It all started when people began dropping dollops of butter—instead of creamer, milk, or sugar—into their coffee. These days, fat seems to be the ‘it’ health trend—with a particular type of fat, known as MCTs, at center stage.
MCTs, or ‘medium-chain triglycerides,’ are a type of fat with a shorter molecular structure than many of the other fats we eat, says Ryan Andrews, M.A., M.S., nutrition coach at Precision Nutrition. Some of the fats with longer molecular structures, called LCTs or ‘long-chain triglycerides,’ that are common in our diets include olive oil and nuts, while the MCTs stealing the spotlight include butter and tropical oils like palm or the endlessly-popular coconut oil. “Because of their shorter length, these fats are absorbed differently in the body,” says Andrews. While LCTs go from the intestine to the lymphatic system before reaching the liver, MCTs can travel straight from the intestine to the liver because of their smaller size, says Andrews.
Cool, But Why Does That Matter?
Since MCTs hit your bloodstream faster, the body can use them as an energy source more quickly than it can use LCTs, explains Andrews. According to a review published in The Journal of Nutrition, that quick absorption suggests MCTs aren’t stored as body fat as often as LCTs are.
Also thanks to that quick absorption, some research suggests MCTs, as compared to LCTs, have a greater metabolism-boosting effect in our bodies. This metabolism-boosting process is known as ‘thermogenesis,’ in which our body uses extra energy, burning more calories, in order to process, absorb, and store the nutrients we consume. Case in point: A study published in the American Journal of Clinical Nutrition found that men who ate a meal including MCTs (30 grams, to be exact) burned more calories throughout the following six hours than men who ate a meal including a similar amount of LCTs (38 grams).
Researchers also suggest that since MCTs are absorbed more rapidly, they make us feel satiated faster, which can help reduce how many calories we end up eating, according to that Journal of Nutrition review. That effect may even influence weight loss over time, according to a study out of Columbia University. In the study, overweight adults consumed 12 percent of their daily calories from either MCT oil or olive oil (an LCT) for 16 weeks. The MCT oil group lost more body fat, specifically around their midsections, than team olive oil. Though we already know that the amount of fat we consume can affect our total caloric intake and body weight, this research suggests that the source of that fat makes a difference, too.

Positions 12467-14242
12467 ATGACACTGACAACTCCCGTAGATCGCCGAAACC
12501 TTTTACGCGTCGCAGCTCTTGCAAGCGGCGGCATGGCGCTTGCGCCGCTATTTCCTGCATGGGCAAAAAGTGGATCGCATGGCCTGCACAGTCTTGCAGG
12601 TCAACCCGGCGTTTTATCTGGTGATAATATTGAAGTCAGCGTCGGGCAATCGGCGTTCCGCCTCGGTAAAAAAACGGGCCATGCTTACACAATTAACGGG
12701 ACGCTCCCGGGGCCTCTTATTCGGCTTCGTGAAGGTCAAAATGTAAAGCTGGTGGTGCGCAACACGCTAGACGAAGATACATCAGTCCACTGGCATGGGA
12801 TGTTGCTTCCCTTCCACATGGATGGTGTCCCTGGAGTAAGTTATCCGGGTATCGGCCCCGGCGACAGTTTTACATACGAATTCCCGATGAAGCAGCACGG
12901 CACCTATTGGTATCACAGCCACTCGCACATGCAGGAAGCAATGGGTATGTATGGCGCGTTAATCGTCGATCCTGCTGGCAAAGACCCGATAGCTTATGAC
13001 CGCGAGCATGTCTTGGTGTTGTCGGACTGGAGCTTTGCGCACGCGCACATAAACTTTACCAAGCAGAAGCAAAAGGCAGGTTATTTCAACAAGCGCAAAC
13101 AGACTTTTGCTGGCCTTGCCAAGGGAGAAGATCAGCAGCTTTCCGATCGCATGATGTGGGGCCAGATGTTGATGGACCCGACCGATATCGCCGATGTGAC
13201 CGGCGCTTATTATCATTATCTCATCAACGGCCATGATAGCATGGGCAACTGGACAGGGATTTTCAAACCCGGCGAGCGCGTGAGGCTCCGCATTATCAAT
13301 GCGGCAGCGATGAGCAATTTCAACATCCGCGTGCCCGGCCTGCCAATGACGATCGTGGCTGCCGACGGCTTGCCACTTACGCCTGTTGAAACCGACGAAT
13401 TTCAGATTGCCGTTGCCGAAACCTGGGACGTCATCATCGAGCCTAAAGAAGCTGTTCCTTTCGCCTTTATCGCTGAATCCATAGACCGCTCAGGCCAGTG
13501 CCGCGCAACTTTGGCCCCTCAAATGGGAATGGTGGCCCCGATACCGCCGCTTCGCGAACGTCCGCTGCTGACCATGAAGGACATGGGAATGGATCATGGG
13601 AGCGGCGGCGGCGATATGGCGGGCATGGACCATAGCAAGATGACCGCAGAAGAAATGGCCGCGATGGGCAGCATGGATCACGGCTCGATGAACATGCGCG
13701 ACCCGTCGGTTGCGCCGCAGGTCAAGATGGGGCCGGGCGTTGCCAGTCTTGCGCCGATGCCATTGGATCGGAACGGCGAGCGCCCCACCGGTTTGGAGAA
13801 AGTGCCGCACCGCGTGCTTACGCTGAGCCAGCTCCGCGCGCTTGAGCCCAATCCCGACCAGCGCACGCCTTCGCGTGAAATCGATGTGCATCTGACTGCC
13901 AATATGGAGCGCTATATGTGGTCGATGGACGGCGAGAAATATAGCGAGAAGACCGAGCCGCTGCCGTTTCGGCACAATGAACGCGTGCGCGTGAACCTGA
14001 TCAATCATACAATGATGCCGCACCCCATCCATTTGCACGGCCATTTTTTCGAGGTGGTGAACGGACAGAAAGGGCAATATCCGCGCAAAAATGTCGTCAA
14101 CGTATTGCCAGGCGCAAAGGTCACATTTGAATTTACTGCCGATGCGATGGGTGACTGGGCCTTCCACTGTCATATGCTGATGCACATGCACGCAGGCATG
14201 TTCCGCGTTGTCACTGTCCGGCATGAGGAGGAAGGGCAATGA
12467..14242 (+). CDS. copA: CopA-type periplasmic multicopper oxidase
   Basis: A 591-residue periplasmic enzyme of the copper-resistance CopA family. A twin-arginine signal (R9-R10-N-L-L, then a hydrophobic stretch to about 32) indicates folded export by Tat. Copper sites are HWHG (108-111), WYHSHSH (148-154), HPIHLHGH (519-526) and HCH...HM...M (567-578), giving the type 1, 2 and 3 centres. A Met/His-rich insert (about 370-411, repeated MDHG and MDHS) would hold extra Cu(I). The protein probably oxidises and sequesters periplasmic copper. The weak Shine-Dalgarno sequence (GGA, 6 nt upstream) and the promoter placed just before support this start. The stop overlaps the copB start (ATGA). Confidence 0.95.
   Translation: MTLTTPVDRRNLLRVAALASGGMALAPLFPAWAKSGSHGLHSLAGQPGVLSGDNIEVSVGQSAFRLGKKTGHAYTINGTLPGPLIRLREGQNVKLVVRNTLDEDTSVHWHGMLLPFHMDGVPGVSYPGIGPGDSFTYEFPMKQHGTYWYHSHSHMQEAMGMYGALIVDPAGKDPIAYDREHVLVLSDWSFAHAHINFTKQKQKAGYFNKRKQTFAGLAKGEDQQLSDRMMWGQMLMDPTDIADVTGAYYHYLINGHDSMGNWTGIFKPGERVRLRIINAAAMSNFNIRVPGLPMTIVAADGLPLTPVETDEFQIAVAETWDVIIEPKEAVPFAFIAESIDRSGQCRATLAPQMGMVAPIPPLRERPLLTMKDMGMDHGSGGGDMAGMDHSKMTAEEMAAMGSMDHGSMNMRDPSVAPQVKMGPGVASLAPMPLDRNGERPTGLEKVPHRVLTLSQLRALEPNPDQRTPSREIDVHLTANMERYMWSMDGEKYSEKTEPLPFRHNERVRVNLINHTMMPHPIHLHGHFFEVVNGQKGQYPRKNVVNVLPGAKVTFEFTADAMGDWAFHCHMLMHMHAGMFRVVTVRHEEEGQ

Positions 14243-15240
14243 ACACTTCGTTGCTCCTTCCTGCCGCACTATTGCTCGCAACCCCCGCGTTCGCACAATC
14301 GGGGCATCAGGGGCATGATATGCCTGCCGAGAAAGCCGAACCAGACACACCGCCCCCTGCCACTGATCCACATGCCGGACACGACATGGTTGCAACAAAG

What’s The Catch?
Before you start smothering everything in coconut oil or butter, keep in mind that as intriguing as MCTs sound, they still pack as many calories per gram as all fats—and too much can still have a negative impact on your body, says Andrews.
Related: The Truth About Belly Fat
While many LCTs are unsaturated fats that support cholesterol and heart health (like omega-3s, for example), MCTs are saturated fats—and the jury is still out on their long-term impact on health, according to the Harvard School of Public Health (HSPH). There’s been some back-and-forth on saturated fat recently, with some research questioning just how much they impact our risk of chronic disease, but the HSPH still suggests that consuming unsaturated fats like nuts, seeds, and their oils can better support heart health over time. It’s totally fine to cook with coconut oil or butter sometimes, just don’t go out of your way to make them staples in your daily diet, says Andrews.
But what about those weight-loss perks? When it comes to reaching or maintaining a healthy body weight, your nutritional foundation is much more important than whether or not you add MCT oil to your smoothie, Andrews says. If you’re putting butter and coconut oil in your morning coffee but then downing a bagel and a glass of OJ for lunch every day, those MCTs aren’t going to be a weight-loss magic bullet, he says.
A dietitian can evaluate the bigger picture of your diet and help you establish a balanced nutrition plan that will support your weight-loss goals. And, yes, MCTs can be a part of that plan. “There’s a level of individuality to nutrition, so I encourage people to experiment and see how they feel,” says Andrews. If you’re interested in hopping on the MCT trend, talk to your dietitian about how to incorporate them in a healthy, weight loss-friendly way.